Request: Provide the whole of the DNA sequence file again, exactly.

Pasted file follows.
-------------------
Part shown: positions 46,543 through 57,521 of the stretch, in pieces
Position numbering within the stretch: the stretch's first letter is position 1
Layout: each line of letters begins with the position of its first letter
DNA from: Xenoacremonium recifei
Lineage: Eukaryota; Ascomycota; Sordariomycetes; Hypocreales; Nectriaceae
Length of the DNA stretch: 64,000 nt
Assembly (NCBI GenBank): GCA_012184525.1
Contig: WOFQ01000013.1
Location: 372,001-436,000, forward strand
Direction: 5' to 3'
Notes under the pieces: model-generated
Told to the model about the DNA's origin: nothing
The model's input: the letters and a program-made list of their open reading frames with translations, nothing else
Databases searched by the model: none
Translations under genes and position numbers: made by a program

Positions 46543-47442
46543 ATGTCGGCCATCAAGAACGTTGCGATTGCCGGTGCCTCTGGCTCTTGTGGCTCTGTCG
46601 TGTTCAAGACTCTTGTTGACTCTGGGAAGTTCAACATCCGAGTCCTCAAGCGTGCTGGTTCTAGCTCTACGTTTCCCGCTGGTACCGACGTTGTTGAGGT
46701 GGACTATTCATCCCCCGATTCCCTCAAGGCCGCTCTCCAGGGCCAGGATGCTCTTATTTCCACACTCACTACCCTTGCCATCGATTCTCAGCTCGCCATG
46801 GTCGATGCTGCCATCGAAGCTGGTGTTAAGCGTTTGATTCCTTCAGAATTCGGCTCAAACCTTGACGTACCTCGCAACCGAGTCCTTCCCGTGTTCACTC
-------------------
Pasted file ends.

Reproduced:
Part shown: positions 46,543 through 57,521 of the stretch, in pieces
Position numbering within the stretch: the stretch's first letter is position 1
Layout: each line of letters begins with the position of its first letter
DNA from: Xenoacremonium recifei
Lineage: Eukaryota; Ascomycota; Sordariomycetes; Hypocreales; Nectriaceae
Length of the DNA stretch: 64,000 nt
Assembly (NCBI GenBank): GCA_012184525.1
Contig: WOFQ01000013.1
Location: 372,001-436,000, forward strand
Direction: 5' to 3'
Notes under the pieces: model-generated
Told to the model about the DNA's origin: nothing
The model's input: the letters and a program-made list of their open reading frames with translations, nothing else
Databases searched by the model: none
Translations under genes and position numbers: made by a program

Positions 46543-47442
46543 ATGTCGGCCATCAAGAACGTTGCGATTGCCGGTGCCTCTGGCTCTTGTGGCTCTGTCG
46601 TGTTCAAGACTCTTGTTGACTCTGGGAAGTTCAACATCCGAGTCCTCAAGCGTGCTGGTTCTAGCTCTACGTTTCCCGCTGGTACCGACGTTGTTGAGGT
46701 GGACTATTCATCCCCCGATTCCCTCAAGGCCGCTCTCCAGGGCCAGGATGCTCTTATTTCCACACTCACTACCCTTGCCATCGATTCTCAGCTCGCCATG
46801 GTCGATGCTGCCATCGAAGCTGGTGTTAAGCGTTTGATTCCTTCAGAATTCGGCTCAAACCTTGACGTACCTCGCAACCGAGTCCTTCCCGTGTTCACTC